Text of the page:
Here’s the thing. I’m not the only one who loves Key West. I know you’re out there. I know, like me, you’d see Duval Street and want to go book hotel reservations and plane tickets. Sigh. In any case, since we’re all here in Tulsa together, if you want to come in and check out the sunny Florida vistas with me, maybe we’ll make a margarita and hang out for a bit.

Also, Brian dropped off six paintings, not just the three from Key West. You can check those out, too.

But Wait!

Since you’re coming by anyway, there’s something else you should know. We are inundated with new art. There’s so much more than just Brian’s.

Last weekend was the annual NatureWorks show, and several of our artists (Paul Rhymer, Matthew Higginbotham and this new guy I’m about to introduce) participated. As a result, we received some new art from the fellows.

Paul dropped off another handful of his Arizona Alphabet bronzes, and Matthew delivered five new paintings. Here’s one of them:


As for the new guy … Lovetts fans, please welcome Scot Storm. He’s a realistic wildlife painter and his attention to detail and ability to capture the … well, spirit of the animals he paints is impressive. Jack asked Scot about one of his paintings in particular, Doe.

“I’ve seen a lot of people paint whitetail deer before, but I don’t think I’ve seen anyone capture one as well as you have. What do you do differently?”

“I spend a lot of time in the field observing them,” Scot said.

Scot spends enough time watching his subjects that he can take the photo reference and imbue it with the living characteristics of the animals. As a result, they appear as though they could jump right out of the painting. It's uncanny ... and spectacular.


The Return of the Tim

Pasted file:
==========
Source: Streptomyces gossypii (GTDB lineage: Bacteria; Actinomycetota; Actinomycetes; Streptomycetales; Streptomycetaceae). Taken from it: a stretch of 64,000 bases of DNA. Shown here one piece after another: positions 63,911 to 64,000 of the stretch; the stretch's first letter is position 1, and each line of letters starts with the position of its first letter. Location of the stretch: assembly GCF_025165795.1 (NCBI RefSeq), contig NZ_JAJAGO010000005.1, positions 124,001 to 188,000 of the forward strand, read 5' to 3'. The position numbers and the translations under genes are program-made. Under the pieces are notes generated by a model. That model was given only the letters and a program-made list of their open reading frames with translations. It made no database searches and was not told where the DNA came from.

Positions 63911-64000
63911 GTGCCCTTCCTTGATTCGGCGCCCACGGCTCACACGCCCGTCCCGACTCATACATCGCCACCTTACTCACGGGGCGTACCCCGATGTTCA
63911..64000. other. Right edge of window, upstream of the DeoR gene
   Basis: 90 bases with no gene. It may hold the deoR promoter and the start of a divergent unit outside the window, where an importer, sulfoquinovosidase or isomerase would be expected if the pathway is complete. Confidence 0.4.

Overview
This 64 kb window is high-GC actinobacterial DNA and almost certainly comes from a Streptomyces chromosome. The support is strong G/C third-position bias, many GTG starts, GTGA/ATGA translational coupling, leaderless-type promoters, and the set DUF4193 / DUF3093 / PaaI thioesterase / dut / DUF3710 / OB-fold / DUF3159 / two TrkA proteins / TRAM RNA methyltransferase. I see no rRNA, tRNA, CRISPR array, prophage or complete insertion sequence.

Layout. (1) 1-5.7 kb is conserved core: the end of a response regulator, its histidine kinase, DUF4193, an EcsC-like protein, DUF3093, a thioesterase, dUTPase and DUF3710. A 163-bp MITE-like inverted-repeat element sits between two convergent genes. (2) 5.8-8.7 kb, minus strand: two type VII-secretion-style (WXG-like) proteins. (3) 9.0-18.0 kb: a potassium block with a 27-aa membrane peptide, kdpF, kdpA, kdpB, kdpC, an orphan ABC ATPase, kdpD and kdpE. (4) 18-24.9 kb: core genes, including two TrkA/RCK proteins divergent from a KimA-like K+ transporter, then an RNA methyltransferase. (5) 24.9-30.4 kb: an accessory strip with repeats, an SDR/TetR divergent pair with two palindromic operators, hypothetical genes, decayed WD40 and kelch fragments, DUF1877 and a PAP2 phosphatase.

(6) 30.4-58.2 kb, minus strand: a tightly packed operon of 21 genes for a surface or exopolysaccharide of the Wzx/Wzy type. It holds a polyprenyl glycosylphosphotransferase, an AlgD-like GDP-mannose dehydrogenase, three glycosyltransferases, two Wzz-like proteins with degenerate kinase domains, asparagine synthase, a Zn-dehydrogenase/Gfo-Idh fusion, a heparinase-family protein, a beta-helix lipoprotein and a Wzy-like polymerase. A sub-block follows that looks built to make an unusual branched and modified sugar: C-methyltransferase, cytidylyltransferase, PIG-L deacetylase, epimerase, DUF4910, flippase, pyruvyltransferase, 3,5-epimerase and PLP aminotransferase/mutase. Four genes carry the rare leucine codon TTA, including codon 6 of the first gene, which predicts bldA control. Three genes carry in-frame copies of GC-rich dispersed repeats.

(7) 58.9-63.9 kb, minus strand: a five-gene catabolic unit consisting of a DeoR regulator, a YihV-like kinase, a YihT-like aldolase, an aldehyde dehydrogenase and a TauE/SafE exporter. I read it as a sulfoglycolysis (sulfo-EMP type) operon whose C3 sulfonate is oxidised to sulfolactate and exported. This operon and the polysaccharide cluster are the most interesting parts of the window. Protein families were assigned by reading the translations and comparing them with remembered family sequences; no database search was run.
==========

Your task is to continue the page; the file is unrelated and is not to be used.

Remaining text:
When we first introduced Timothy Nimmo to you, there was the promise of larger works. He brought us maquettes of his Ibex Bust and Blackbuck Bust and said that after the first of the year, we’d be receiving their big brothers.

Last weekend, he delivered.

Ibex gallery

Ibex Bust stands 78 ½” tall and 23” wide.

The stone base is “Giallo Reale” travertine, but can be ordered in different colors if you’re inclined to wait. Tim also has the ability to produce mirrored image sculptures if you’d like a matched set.

I know I sound like a broken record, but you really, really need to come in and see these works of art. A picture may be worth a 1,000 words, but it's no substitute for an experience.

I'll see you soon.



Oh yeah. Showtime! Two weeks!

Vernal Beauty.
March 22, 2014.
Erica Norelius, Brian Kock, James W. Johnson and Ed Natiya. 

We'll see you there.

February 27, 2014

Spring, Sprang, Sprung

Hey, kids. What’s happenin’?

I wrote part of this last week when the weather was good. Didn't bother to check the forecast to see that, in fact, things were going back to frigid this week. I mean, sure, small talk about the weather is lame, but I was trying to make it funny. And I had this awesome spring pic to go with it.

You know what? Heck with it. I'm going to give you the pic anyway because it is awesome and will make you smile. We're all about the smiles around here. Yours, anyway. 

So, the pic:


Moving on.

Since greenery and warmth are just around the corner (allegedly), perhaps it’s time to talk about our upcoming spring show, Vernal Beauty, which features Erica Norelius, Brian Koch, James W. Johnson and Ed Natiya. I’m thinking I should’ve called it Vernal Appetites or something more provocative. But Beauty is the more dignified, respectable moniker.

Rather than hit you with a blast of information about the show a couple weeks prior, I’m going to start sprinkling it in now. I reached out to Erica, Brian, James and Ed to see if they could provide some insight into the work they're prepping. Erica and James gave me a wealth of info, so they're up first.